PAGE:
Yes, we are fortunate enough to have some funds in a savings account in case of emergency. In case, say, Benjamin needs a power-chair that won’t fit down our hallway and we have to move out of our ‘forever’ house. In case, God forbid, he passes away meaning our Motability vehicle would be repossessed and we would suddenly need to buy a car. And of course we’ll happily use our savings for anything that Benjamin needs, because nobody else is going to help us with those kind of expenses. Money in the bank isn’t everything, won’t buy us happiness, and is no use when you’re gone. So unlike most middle-class families, building up their savings to put their children through university, ours will likely be whittled away well before they may choose to go there.

I know we are the fortunate ones. Every family has some kind of unexpected expenditure to deal with, whether that’s a disabled child, a sudden redundancy, a health crisis, or just a little girl who would give up everything to ride a horse. At least we do have some rainy day funds that will suffice for now. For now we can absorb the extra costs of disability without running into debt, relying on foodbanks, or disadvantaging our children’s prospects in today’s dog-eat-dog world.

And I hate doing it, but as well as eating into our savings I will continue to fight for state and charity funding, because that’s the kind of world we live in. That’s what the rich, the influential, the educated and the well-connected are doing. I will write eloquent letters, I will fight social media campaigns, I will go to the press, and I will cry down the phone if I have to (usually I can’t help it anyway). I will reapply again and again explaining our household budget in ever more demeaning detail and pleading for Benjamin to get the car seat that he needs before he no longer needs it.

I hate doing it because it makes me feel mercenary. Because it makes me go over and over our worst case scenarios when I want to hope for the future. Because it means I have to explain and justify our spending habits to strangers. Because it makes me feel guilty about taking limited resources away from those that don’t have the knowledge, education, time, health, resources and energy to fight for them.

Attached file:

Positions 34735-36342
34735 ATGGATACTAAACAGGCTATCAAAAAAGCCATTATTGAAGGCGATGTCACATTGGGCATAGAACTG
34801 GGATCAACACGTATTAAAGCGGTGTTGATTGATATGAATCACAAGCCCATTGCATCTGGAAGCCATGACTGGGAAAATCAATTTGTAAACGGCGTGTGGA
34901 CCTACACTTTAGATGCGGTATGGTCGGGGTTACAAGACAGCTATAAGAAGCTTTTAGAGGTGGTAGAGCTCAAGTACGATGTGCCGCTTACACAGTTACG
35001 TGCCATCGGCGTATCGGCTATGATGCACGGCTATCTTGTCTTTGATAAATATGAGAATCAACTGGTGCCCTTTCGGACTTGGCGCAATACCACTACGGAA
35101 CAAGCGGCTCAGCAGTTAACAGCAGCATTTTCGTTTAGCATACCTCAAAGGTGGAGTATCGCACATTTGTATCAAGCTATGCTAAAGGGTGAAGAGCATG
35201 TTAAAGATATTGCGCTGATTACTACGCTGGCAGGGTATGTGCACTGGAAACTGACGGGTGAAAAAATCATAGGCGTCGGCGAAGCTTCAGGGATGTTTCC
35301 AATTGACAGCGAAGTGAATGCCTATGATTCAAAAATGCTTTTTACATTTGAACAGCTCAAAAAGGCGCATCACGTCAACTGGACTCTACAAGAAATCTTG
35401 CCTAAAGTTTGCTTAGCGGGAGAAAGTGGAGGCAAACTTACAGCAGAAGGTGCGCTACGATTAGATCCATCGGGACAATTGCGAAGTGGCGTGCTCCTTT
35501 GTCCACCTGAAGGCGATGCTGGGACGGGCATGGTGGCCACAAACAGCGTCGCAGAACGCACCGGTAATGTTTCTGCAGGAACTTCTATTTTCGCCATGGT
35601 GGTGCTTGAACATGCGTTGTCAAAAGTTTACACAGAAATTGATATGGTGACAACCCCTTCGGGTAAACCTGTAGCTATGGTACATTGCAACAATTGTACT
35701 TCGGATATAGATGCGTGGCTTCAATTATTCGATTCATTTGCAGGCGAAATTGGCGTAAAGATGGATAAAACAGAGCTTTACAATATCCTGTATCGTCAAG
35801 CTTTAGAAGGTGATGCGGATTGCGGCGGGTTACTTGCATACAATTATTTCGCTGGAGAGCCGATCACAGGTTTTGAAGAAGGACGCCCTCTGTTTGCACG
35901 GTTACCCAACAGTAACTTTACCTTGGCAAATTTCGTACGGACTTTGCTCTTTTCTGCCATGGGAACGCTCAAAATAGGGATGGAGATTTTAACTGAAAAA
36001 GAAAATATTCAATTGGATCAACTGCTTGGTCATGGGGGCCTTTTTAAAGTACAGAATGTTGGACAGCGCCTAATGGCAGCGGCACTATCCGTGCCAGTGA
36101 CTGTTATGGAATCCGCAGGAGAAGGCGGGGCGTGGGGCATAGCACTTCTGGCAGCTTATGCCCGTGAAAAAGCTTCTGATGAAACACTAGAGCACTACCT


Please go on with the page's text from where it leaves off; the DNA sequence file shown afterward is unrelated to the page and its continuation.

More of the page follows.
I hate doing it because I don’t want Benjamin’s sisters to pick up on it. I want my girls to prioritise the values of happiness, kindness, fairness, gentleness and concern for others over money, and I don’t want them to see me doing any different, but I also want them to know I fought for them to have both. So while I will keep fighting I have to balance that with awareness-raising, fundraising, volunteering, trying to give back to others in as many ways as I can.

It’s draining, it’s demoralising, it’s exhausting. The financial costs of disability are enormous, but the cost is not just financial; disability (by which I mean social disability – being disabled by the world around us rather than by one’s own limitations) costs dear in terms of time, energy, sanity, stress and relationships. We are so fortunate that – at least until our savings run out – we can shoulder the financial burden and this gives us the breathing space to be resilient against the other pressures. Many are not so lucky.

dsc_5327.jpg

How do I fight for all my children to have the best start in life, whilst at the same time teaching them values of gentleness and concern for others, without driving myself insane in the process?

Advertisements

That GDPR thing…

cute-3258931_1920Just to let you know that I have updated the blog’s Privacy Policy to (hopefully) comply with the new EU GDPR regulations. You can view the full text of the Privacy Policy here. If you receive notice of my blog posts via email, and would no longer like me to store your email address for that purpose, please click on the ‘unsubscribe’ link at the bottom of your email. Thank you.

hippopotamus-1118896_1920

 

Fake it ’til you make it

Someone once told me that, however bad you’re feeling, simply smiling will make you feel happier. It’s to do with the physical action of moving your face muscles triggering neural pathways involved in emotion. Or something. I don’t know whether it’s scientifically proven, anecdotal, or just bullshit.

Anyway, I wonder if the same can be said of looking like you’re in control? Coping. On top of things. If I behave every day – on the school run, at work, in all Benjamin’s appointments, when I’m changing shitty nappies, when I’m frantically suctioning his airway until he can breathe – as if this is all a walk in the park, then is it? If I keep putting one foot in front of the other and holding one tiny person by each hand instead of rolling on the floor and screaming like a toddler am I doing just fine? Or am I just kidding myself? Am I actually kidding anyone else?